The rest of his band, however, looked freshly embalmed. Standing next to Bret Michaels, they looked even dead-er. In a band, everyone should have the common decency to age at the same rate. Bassist Bobby Dall appeared to be coming to the stage directly from his day job on “The Walking Dead,” while Bret seemed to be midway through his Benjamin-Button-like existence.

Poison was the big opening act, so they got about eight songs to play the hits. If you remember it, they played it. The show only slowed down long enough for Bret Michaels to hit us with with a steady stream of rock star chatter.

Bret Michaels, a man who understands what women want. Which is Bret Michaels naked.

“Hey you guys are great tonight, I tell you Dallas has always known how to rock, we filmed a video here back in the day and it’s great to be back here on Labor Day because we’re huge supporters of the troops and we always want to show them love wherever we go because it’s all about the troops and you guys look great tonight and this section over here is special to me because of my diabetes and they’re in my charity and I love them and Donald Trump has asked me back to do the All-Star Edition of Celebrity Apprentice and I told him I would…”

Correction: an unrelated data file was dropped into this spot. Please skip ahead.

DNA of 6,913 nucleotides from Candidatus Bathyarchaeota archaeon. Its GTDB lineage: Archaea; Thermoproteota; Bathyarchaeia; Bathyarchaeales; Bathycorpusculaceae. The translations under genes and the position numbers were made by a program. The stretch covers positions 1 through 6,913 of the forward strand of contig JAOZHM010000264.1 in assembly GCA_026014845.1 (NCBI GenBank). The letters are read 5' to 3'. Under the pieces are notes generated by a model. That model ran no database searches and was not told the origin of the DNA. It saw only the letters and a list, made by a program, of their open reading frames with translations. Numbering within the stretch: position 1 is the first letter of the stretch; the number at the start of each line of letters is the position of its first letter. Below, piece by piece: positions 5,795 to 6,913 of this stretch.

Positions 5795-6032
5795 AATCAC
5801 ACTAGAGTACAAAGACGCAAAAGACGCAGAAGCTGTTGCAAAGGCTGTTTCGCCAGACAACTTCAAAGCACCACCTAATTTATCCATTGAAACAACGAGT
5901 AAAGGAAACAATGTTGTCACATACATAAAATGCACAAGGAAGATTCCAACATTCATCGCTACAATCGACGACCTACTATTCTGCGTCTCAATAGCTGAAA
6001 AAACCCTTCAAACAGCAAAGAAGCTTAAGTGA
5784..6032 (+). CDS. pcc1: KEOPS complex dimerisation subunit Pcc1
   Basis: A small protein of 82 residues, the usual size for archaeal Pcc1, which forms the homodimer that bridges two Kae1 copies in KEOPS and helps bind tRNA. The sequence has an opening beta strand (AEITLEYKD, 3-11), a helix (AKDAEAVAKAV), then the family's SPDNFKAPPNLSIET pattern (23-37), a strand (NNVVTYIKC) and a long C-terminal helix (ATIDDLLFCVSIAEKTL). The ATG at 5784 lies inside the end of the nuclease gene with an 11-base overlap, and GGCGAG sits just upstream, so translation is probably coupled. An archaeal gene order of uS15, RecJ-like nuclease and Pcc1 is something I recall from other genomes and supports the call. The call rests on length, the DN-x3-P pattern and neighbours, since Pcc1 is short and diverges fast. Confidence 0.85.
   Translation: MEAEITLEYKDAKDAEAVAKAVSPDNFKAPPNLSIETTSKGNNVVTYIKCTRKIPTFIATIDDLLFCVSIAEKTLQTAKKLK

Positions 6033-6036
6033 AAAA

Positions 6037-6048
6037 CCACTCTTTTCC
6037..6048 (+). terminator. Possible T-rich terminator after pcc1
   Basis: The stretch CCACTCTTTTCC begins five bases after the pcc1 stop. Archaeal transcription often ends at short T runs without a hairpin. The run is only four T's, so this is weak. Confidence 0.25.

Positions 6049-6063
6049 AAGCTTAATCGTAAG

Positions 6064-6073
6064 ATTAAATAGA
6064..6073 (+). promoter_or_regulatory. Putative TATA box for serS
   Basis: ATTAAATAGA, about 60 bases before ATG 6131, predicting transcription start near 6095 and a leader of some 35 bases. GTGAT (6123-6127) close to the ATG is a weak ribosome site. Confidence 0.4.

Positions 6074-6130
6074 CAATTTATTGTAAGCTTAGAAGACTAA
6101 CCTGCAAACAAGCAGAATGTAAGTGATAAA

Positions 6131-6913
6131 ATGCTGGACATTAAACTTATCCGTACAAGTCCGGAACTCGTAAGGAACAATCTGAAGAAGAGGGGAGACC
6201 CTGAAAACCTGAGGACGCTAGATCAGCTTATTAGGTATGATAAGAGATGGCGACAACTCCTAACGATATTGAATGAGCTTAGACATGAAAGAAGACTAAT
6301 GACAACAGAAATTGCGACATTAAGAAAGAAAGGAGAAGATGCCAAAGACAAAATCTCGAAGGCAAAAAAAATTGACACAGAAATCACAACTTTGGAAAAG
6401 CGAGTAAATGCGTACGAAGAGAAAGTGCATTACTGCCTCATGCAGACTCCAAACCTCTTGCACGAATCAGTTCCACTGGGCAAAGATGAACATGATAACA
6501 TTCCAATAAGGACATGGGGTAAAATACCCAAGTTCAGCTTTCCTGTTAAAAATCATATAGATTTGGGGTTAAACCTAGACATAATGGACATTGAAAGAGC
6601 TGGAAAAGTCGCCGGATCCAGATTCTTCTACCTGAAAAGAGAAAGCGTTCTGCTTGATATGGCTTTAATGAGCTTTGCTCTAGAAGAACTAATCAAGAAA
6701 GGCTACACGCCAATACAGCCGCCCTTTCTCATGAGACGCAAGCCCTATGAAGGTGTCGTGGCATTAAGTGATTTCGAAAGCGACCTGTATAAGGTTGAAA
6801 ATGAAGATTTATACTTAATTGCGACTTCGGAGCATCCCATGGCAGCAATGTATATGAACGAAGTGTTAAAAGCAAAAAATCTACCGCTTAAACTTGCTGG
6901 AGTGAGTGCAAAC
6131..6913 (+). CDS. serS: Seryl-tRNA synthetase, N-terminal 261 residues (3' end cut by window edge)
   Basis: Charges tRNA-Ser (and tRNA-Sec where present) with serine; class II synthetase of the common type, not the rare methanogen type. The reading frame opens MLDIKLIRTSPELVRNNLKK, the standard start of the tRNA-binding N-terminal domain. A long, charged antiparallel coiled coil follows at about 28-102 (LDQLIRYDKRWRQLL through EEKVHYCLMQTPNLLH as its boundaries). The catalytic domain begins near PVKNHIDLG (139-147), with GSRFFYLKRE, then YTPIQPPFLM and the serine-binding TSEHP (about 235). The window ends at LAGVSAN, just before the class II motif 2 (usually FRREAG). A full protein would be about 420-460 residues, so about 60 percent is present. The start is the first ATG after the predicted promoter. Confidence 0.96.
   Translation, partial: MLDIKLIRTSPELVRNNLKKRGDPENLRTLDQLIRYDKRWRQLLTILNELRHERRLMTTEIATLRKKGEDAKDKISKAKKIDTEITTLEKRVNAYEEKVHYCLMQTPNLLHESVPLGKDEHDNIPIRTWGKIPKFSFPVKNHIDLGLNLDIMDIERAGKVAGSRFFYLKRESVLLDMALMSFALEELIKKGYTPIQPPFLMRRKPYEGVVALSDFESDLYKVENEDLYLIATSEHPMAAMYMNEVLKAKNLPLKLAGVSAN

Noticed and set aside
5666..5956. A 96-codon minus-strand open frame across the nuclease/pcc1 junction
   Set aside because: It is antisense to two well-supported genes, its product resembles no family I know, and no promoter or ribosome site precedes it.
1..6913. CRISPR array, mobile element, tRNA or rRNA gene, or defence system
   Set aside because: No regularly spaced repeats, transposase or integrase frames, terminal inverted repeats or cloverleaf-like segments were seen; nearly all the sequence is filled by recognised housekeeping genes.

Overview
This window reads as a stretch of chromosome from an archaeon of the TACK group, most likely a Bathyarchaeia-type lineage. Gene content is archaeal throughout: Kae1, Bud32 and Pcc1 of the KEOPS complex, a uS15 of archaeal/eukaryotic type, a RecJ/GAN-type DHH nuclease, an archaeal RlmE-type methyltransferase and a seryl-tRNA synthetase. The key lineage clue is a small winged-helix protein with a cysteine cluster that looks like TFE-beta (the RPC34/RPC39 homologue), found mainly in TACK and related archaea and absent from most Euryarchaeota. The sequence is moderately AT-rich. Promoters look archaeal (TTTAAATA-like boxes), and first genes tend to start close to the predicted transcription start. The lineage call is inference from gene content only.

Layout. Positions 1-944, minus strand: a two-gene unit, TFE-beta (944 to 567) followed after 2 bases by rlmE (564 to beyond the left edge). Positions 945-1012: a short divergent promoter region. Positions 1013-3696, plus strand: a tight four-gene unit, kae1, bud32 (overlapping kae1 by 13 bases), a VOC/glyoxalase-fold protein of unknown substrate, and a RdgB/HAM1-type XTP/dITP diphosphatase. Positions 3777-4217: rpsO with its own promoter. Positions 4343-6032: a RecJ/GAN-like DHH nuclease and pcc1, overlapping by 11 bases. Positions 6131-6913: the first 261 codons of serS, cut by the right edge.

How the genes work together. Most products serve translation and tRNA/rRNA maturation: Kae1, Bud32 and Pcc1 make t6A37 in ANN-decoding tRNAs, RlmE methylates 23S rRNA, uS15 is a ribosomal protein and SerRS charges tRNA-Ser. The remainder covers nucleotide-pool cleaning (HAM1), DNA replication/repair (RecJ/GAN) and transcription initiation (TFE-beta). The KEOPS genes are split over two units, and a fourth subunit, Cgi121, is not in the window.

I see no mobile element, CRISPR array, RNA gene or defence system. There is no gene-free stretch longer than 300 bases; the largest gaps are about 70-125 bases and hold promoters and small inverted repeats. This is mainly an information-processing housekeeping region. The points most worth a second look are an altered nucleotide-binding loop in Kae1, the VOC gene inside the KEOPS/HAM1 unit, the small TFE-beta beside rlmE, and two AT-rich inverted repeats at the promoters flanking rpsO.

It seemed both sincere and incredibly well-practiced at the same time. Bret’s been a frontman for almost thirty years, he certainly knows how to hit the lights.